Four million Venezuelans have now fled their country, UN aid agencies have reported, describing the speed of the migration in a joint statement as "staggering".
All but 700,000 of those have fled since the end of 2015.
Venezuela's economy has imploded and there are widespread shortages of food and medicine and there are also high levels of violent crime.
Around 3.2 million children - or one in three - need humanitarian assistance, the UN Children's Fund has reported.
And the crisis has deepened since the United States imposed sanctions, in its effort to oust leftist President Nicolas Maduro.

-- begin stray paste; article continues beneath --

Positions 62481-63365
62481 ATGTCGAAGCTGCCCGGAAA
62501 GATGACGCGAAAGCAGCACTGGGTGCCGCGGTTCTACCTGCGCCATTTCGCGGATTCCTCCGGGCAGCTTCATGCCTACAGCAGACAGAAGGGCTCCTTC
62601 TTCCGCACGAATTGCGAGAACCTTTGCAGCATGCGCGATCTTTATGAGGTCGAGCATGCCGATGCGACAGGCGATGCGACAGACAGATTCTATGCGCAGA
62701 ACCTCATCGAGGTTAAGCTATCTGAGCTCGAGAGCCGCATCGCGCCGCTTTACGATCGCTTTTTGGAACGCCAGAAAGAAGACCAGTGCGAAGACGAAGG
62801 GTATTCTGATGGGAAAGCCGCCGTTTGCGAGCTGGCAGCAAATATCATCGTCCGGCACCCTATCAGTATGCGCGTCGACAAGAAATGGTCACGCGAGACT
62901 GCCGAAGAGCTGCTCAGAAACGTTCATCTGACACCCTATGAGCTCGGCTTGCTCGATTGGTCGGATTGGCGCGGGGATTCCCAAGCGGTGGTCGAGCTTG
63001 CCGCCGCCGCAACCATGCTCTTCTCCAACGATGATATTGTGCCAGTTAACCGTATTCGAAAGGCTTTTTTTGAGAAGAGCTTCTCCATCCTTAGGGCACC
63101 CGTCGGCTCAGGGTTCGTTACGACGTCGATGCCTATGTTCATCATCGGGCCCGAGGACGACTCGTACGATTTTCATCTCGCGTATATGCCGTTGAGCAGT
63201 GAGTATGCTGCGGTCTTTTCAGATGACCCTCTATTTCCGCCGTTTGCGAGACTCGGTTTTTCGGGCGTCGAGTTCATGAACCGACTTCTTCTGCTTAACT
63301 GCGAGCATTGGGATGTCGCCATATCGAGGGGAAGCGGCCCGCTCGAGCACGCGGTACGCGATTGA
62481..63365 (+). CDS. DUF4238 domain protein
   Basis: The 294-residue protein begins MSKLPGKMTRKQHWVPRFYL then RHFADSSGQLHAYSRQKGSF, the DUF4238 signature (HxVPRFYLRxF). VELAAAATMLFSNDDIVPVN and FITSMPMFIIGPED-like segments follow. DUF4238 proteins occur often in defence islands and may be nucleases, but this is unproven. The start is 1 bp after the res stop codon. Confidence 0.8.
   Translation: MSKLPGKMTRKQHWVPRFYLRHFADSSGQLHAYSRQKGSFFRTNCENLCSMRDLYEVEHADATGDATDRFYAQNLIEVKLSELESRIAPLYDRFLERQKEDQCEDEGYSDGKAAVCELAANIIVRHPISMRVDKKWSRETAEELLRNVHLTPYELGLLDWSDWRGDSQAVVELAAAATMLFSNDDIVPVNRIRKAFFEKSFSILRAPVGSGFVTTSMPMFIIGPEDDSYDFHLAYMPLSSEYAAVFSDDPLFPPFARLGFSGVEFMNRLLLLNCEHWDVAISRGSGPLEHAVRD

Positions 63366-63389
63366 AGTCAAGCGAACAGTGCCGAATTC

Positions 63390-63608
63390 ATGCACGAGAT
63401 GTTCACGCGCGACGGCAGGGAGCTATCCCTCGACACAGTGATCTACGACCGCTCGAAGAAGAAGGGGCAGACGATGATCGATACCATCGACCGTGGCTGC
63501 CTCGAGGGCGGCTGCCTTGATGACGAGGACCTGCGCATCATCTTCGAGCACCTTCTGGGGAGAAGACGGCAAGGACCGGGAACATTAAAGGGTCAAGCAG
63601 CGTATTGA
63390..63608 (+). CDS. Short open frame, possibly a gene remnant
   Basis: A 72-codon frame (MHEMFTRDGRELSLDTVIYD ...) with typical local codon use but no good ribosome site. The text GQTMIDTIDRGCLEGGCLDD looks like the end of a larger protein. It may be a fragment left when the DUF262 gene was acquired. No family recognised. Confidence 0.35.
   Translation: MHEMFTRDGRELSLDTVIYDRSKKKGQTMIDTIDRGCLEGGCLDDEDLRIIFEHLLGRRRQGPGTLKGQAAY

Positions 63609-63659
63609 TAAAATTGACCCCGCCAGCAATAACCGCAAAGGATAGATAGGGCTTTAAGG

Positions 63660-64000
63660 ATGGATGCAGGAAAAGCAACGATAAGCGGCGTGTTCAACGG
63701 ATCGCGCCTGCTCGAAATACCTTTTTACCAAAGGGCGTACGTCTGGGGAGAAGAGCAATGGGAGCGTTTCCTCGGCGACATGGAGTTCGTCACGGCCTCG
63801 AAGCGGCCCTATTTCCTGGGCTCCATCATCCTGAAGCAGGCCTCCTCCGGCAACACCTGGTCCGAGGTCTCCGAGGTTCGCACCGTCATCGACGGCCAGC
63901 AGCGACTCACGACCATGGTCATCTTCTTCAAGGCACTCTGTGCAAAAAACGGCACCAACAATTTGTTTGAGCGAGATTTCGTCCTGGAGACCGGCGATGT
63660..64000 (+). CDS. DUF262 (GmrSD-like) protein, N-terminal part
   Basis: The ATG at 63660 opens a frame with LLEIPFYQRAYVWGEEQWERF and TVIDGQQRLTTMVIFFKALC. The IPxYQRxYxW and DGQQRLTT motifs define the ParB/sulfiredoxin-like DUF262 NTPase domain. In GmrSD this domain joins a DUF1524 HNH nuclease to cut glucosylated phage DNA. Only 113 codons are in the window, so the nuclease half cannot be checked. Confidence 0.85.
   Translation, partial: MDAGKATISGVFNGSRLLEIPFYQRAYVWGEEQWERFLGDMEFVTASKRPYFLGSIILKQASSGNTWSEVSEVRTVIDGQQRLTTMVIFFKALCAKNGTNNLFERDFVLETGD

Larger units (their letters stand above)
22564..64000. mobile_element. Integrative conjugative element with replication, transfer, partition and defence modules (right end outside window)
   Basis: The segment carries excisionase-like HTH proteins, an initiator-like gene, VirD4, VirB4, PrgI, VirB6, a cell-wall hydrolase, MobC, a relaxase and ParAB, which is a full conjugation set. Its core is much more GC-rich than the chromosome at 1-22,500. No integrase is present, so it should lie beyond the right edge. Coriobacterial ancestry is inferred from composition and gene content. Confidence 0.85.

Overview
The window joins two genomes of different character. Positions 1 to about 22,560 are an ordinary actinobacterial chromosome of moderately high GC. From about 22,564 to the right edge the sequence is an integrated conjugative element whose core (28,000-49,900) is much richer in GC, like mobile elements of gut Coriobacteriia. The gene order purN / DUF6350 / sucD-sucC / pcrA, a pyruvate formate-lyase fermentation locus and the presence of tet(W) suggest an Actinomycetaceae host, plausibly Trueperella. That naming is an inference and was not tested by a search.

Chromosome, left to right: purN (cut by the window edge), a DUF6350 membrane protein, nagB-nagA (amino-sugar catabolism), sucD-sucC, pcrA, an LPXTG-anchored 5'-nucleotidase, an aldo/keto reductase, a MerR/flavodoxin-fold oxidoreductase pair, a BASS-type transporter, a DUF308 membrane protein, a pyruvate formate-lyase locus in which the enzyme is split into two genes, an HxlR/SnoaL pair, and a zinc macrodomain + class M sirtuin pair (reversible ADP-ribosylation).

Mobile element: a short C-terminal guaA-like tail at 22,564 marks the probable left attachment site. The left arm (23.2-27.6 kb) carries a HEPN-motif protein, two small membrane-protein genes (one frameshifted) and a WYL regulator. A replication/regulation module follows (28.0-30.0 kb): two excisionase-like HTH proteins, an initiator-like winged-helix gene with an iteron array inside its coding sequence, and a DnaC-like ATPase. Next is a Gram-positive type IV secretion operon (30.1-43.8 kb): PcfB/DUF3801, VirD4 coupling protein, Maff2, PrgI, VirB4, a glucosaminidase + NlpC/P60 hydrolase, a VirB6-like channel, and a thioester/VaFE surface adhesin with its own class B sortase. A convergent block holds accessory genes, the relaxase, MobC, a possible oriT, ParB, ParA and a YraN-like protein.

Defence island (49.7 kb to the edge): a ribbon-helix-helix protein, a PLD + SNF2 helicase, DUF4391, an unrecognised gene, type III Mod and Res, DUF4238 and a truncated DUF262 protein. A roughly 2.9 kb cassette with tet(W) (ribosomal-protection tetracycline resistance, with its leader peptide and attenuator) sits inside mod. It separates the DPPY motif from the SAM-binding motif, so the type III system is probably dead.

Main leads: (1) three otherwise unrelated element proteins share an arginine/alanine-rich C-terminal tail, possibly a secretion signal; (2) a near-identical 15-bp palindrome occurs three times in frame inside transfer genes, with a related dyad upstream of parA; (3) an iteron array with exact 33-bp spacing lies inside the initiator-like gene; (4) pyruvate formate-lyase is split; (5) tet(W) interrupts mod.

Washington has openly sided with the opposition leader Juan Guaido and dozens more nations around the world now recognise him as interim president.
They say Maduro rigged a 2018 election and is behaving like a dictator.
But Guaido has been unable to remove Maduro. He still has the backing of the top military brass and accuses his enemies of siding with Washington to bring about a coup.
US President Donald Trump's strong backing for Guaido hasn't tipped the balance and, meanwhile, the sanctions, which have failed to dislodge Maduro, have made the humanitarian crisis worse.